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A Times Editorial

A fair Microsoft solution

© St. Petersburg Times, published June 11, 2000


U.S. District Judge Thomas Penfield Jackson's decision to break apart Microsoft Corp. charts a course that promotes competition in the computer age and does it in a way that promises to end Microsoft's worst violations of law fairly and with a minimum of government interference. Jackson had found in April that Microsoft engaged in vast and ongoing predatory trade practices. On its face, a breakup may seem radical, but the legal principles Jackson applied merely underscore enduring tenets of antitrust law. Monopolies cannot misuse their market strength to limit choice, gouge consumers or punish the competition.

The government argued that only a breakup will change Microsoft's corporate culture and ensure fair competition as the makers of software and providers of telephone and Internet services consolidate to carve huge new markets. The judge's remedy shows the difficulty the courts and government face playing catch-up with technological change. A breakup was prompted because the Justice Department and the courts failed to change Microsoft through lawsuits and mediation.

Microsoft chairman Bill Gates and his lieutenant, Steve Ballmer, insist the company did nothing wrong and predict they will win their appeal. In the meantime, Judge Jackson imposed interim restrictions on the company to protect both consumers and companies that do business with Microsoft.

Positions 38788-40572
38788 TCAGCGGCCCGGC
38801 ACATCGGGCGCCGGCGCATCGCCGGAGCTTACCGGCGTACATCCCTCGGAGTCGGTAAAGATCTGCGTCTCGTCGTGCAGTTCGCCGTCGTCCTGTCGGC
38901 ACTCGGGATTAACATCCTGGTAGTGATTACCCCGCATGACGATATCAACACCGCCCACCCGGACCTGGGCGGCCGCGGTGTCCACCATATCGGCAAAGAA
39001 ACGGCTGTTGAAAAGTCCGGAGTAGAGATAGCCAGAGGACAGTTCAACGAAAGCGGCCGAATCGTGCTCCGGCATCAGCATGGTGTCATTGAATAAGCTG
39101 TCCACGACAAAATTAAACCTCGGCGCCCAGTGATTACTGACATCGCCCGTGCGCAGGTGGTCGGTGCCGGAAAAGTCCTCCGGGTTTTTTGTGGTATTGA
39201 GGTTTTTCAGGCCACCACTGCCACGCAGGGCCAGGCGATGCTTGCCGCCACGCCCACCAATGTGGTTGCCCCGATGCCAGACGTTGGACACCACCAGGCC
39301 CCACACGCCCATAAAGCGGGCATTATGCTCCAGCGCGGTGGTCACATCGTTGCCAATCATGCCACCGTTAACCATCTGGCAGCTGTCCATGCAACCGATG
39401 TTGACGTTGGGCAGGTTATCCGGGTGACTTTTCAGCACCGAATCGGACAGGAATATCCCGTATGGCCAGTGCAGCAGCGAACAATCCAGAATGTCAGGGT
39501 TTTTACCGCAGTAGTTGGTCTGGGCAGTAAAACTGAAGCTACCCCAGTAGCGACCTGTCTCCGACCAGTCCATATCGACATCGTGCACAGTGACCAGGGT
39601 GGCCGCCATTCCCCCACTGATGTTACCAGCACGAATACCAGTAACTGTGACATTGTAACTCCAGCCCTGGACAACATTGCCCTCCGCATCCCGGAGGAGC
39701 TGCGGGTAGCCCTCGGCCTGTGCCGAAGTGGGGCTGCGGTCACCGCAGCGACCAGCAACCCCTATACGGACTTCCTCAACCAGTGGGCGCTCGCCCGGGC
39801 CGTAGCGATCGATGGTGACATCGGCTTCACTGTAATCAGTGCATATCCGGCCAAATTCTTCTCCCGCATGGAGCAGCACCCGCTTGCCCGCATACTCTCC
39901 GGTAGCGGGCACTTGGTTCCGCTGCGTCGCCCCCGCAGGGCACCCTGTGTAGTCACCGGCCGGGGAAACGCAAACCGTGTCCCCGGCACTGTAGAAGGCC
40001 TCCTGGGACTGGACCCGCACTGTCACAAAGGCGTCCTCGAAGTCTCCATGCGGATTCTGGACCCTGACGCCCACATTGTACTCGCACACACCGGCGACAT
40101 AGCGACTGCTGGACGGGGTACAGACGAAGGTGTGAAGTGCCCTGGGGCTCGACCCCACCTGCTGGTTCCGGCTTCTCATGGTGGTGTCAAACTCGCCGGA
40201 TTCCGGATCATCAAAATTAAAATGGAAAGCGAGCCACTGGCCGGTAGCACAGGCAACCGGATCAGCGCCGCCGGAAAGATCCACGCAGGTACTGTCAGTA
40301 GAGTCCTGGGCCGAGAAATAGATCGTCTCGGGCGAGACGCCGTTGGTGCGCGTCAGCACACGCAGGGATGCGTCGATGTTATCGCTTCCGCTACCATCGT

Under the judge's order, Microsoft would divide into two companies, one for Windows and another for Internet and other software applications. The division is clean and actually positions Microsoft to capitalize on the next generation of software demand, as users look to communicate more easily on the Internet and across applications.

Even divided, Microsoft would still enjoy a huge advantage over competitors. The years it will take to exhaust appeals and receive regulatory approval by government agencies here and overseas could give the Baby Bills enough time to cross-pollinate staff and share creative ideas and technical standards, effectively making the court order moot. Still, the ruling could reshape the market for the better, even if Microsoft gets away with using the dominance of the popular Windows operating system to gain a foothold on the Internet.

With its aggressive prosecution, the Justice Department has sent an encouraging sign of the government's interest in maintaining fair competition even amid rapid change in the global economy. And whatever the outcome, in the market and the courts, Jackson's ruling has affirmed the primacy of consumer rights and the courts' competence to grapple with complex modern economic realities that test the elasticity of antitrust law.

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